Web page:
Bought a collapsible collander the other day!

Discussion in 'Kitchen Appliances, Cookware, Gadgets & Cookbooks' started by Shermie, Oct 4, 2018.

  1. Shermie

    Shermie Über Member

    Location:
    Brighton, MA.
    Colasible colander..jpg Collapsible colander 2.jpg

    It's so cute! Stores flat when not in use. :wink:
     
  2. Karen W

    Karen W Active Member

    Location:
    Over the Rainbow
    Looks similar to mine, except they are flat on the bottom so they stand up. I have a large one and a small one. They're silicone. I'm not sure, but I think you can use them as a lid for pots, in a saucepan to steam vegetables, or in the microwave. Don't think I want to chance it, though. They definitely save space
     
    Last edited: Oct 4, 2018
  3. MrsDangermouse

    MrsDangermouse Senior Member

    Location:
    Hampshire, UK
    We have a similar one (the stand up version) that we use in our motorhome - I find it's ok, but can be a bit slow to drain and the things at the bottom don't really dry off. Storage is great though as it collapses down flat. :okay:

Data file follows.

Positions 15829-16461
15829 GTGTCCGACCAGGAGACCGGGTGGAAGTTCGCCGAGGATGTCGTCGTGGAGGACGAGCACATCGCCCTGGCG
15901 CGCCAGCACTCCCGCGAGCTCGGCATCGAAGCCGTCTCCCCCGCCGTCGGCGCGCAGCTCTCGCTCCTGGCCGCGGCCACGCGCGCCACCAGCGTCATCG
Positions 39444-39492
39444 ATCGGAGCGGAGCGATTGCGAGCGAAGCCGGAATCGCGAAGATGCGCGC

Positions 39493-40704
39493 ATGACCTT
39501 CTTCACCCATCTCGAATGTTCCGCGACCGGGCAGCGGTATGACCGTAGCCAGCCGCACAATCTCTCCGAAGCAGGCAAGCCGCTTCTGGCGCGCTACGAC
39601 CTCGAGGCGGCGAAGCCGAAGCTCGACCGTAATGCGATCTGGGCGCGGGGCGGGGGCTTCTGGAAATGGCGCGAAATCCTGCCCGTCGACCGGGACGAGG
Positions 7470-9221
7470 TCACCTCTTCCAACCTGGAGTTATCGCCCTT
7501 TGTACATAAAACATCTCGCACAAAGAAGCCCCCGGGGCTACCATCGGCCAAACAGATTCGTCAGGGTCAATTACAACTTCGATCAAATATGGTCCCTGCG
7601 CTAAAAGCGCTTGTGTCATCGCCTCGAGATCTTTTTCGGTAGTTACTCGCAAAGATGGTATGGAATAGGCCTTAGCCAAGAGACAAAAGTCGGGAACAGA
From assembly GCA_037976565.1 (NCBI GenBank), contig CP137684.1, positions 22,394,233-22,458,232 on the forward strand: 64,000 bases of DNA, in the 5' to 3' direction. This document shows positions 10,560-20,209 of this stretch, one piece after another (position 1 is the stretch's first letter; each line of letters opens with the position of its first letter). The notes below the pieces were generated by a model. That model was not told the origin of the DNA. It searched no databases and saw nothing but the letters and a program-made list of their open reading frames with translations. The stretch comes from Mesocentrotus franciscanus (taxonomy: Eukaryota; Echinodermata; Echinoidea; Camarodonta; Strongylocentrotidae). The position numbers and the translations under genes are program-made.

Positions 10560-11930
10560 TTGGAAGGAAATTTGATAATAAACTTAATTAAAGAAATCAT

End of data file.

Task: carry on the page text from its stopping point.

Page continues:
At home (where storage space is less of an issue) I tend to use a sieve instead of a colander as I feel they drain thing better. My favourite one is this one from Ikea - its kind of a cross between a sieve and a colander, and it can either stand up or you can extend the handles and suspend it over the sink.
     
    Shermie likes this.
  4. Karen W

    Karen W Active Member

    Location:
    Over the Rainbow
    Yours looks like a fine mesh sieve. Yes? I have one of those, but wouldn't it take a long time for anything to drain? The collapsible colander works great for draining hot pasta.

    Shermie, now you can use your heavy metal colander as a lamp shade. LOL
     
    Shermie likes this.
  5. MrsDangermouse

    MrsDangermouse Senior Member

    Location:
    Hampshire, UK
    I'd describe it as a medium mesh sieve, but in my experience sieves (fine or wide mesh) drain much faster than any colander.

    Maybe because colanders have more "body" than "hole", whereas a sieve is probably 50/50 body to hole, or maybe even more hole than body? I'm not sure on the physics of it, but all I know is that draining for example a pan of potatoes or pasta in a sieve is almost instant, whereas with any colander I've tried (I have two metal ones plus the collapsible one in the motorhome) you have to wait for the water to make it's way out of the holes, and then it still doesn't drain completely and the bottom bit always stays slightly wet :(
     
  6. Shermie

    Shermie Über Member

    Location:
    Brighton, MA.

    Hah!! :wink:
     

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